Healthcare providers interested in finding out where their counties measure up in terms of how healthy their residents are and what factors--ranging from access to healthcare, tobacco use, obesity, employment, safety and air quality--are impacting that health, can examine new online health rankings released today.
"These rankings tell us that where we live matters to our health," said Patrick Remington, MD, MPH, associate dean for public health at the University of Wisconsin School of Medicine and Public Health, at a March 30 telebriefing. This second annual release of county health rankings was compiled by the University of Wisconsin Population Health Institute and the Robert Wood Johnson Foundation.
"The rankings are the only annual checkup for the over 3,000 counties in the nation," Remington said. The rankings can be used by individuals to compare the overall health of their counties against other counties in their state, and also with top-performing counties nationwide on specific health factors.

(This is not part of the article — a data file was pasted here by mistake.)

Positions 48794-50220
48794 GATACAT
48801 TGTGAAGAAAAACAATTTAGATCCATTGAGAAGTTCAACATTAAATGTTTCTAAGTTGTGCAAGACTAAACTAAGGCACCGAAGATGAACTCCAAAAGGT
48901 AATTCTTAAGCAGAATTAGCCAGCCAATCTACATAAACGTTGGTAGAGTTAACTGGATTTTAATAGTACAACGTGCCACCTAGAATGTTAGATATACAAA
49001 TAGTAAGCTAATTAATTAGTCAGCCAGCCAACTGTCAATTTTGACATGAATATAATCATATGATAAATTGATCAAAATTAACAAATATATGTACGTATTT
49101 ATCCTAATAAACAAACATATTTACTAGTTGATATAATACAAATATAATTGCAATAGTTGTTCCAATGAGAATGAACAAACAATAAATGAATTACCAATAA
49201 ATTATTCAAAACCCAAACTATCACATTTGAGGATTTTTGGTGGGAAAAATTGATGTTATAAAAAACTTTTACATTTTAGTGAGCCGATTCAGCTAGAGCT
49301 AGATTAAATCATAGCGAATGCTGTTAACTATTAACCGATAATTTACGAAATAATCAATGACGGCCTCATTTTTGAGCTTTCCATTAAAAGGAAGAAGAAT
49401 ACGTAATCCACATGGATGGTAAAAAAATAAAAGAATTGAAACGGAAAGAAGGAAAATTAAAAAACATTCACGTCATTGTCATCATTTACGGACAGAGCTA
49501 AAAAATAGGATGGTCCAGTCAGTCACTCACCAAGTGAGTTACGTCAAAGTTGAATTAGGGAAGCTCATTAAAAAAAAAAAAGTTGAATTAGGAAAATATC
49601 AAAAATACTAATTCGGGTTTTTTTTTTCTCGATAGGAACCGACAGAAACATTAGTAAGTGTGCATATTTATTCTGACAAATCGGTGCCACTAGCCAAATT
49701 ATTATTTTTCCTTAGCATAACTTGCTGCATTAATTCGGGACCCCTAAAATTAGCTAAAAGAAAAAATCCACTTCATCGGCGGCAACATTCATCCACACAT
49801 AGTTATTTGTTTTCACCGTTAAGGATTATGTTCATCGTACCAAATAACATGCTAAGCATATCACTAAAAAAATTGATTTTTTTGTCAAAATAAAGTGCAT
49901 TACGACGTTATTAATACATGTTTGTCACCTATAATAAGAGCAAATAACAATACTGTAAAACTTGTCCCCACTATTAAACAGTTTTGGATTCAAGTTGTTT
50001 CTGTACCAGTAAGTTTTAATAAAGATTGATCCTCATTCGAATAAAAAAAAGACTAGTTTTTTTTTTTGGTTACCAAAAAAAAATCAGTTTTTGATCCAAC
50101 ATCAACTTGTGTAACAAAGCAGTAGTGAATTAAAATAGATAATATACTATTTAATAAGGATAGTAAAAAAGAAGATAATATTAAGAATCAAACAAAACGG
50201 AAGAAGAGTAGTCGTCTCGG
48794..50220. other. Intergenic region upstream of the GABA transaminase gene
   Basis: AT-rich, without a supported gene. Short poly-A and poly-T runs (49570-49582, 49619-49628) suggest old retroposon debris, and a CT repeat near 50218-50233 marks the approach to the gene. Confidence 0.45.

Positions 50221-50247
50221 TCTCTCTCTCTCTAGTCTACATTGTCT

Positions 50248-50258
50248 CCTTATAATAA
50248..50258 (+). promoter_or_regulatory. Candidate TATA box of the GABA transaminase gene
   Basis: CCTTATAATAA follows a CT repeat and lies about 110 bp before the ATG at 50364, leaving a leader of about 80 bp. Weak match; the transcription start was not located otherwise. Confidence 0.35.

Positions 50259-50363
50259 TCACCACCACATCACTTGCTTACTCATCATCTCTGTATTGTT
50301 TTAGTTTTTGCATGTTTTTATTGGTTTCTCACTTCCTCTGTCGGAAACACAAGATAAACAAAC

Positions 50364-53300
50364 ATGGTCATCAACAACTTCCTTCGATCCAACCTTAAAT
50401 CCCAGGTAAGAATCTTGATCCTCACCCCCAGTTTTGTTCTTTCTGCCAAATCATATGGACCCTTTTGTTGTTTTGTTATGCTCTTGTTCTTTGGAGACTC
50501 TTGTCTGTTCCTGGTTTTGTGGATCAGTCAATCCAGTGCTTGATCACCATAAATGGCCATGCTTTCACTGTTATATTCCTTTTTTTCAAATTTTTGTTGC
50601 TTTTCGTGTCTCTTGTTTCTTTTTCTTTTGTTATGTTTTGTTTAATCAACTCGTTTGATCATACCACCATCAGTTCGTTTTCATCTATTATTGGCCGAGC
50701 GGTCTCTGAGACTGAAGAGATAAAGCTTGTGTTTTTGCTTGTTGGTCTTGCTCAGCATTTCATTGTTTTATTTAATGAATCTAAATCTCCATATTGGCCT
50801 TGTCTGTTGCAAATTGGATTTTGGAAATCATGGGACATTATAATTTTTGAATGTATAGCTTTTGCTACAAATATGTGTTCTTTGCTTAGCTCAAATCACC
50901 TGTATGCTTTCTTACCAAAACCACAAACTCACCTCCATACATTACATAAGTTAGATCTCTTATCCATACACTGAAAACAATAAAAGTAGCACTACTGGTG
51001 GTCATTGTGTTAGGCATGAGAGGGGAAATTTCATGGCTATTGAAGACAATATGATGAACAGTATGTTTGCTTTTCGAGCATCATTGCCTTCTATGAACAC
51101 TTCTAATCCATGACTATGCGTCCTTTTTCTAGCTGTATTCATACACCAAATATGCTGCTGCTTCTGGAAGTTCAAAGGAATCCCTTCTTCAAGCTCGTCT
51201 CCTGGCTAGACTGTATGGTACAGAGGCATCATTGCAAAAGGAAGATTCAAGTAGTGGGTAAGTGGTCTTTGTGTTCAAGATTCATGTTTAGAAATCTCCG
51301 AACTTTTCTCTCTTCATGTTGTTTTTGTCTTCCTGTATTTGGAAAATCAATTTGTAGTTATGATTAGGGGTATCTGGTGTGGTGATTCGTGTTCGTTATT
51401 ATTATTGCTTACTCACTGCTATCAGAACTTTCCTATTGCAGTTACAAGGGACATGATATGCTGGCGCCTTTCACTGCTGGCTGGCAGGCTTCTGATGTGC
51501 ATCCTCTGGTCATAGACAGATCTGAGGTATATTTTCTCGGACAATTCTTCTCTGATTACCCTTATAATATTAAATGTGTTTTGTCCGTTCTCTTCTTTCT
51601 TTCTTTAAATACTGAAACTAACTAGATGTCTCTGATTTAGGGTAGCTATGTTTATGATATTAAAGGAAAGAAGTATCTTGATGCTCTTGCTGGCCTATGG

Like last year's rankings, researchers used specific measures to assess health outcomes by county: the rate of people dying before age 75; the percentage of people who reported being in fair or poor health; the number of days in poor mental health; and the rate of low-birthweight infants.
Information also was collected on about 25 other factors that affect the health of communities--"information about the quality of healthcare, lifestyles, social and economic factors, and also measures of the environment," Remington said.
Among the general findings of the study: counties with urban communities are the least healthy in their state; counties with suburbs adjacent to these urban areas are healthier but often have very polluted air and poor environmental conditions; and rural counties often tended to have the overall poorer health factors. "But it's really important to understand that each county is different," Remington noted.
For more details:
- see the online health rankings website
- view the County Health Rankings release
Urban, suburban areas rank highest in county-specific health outcomes
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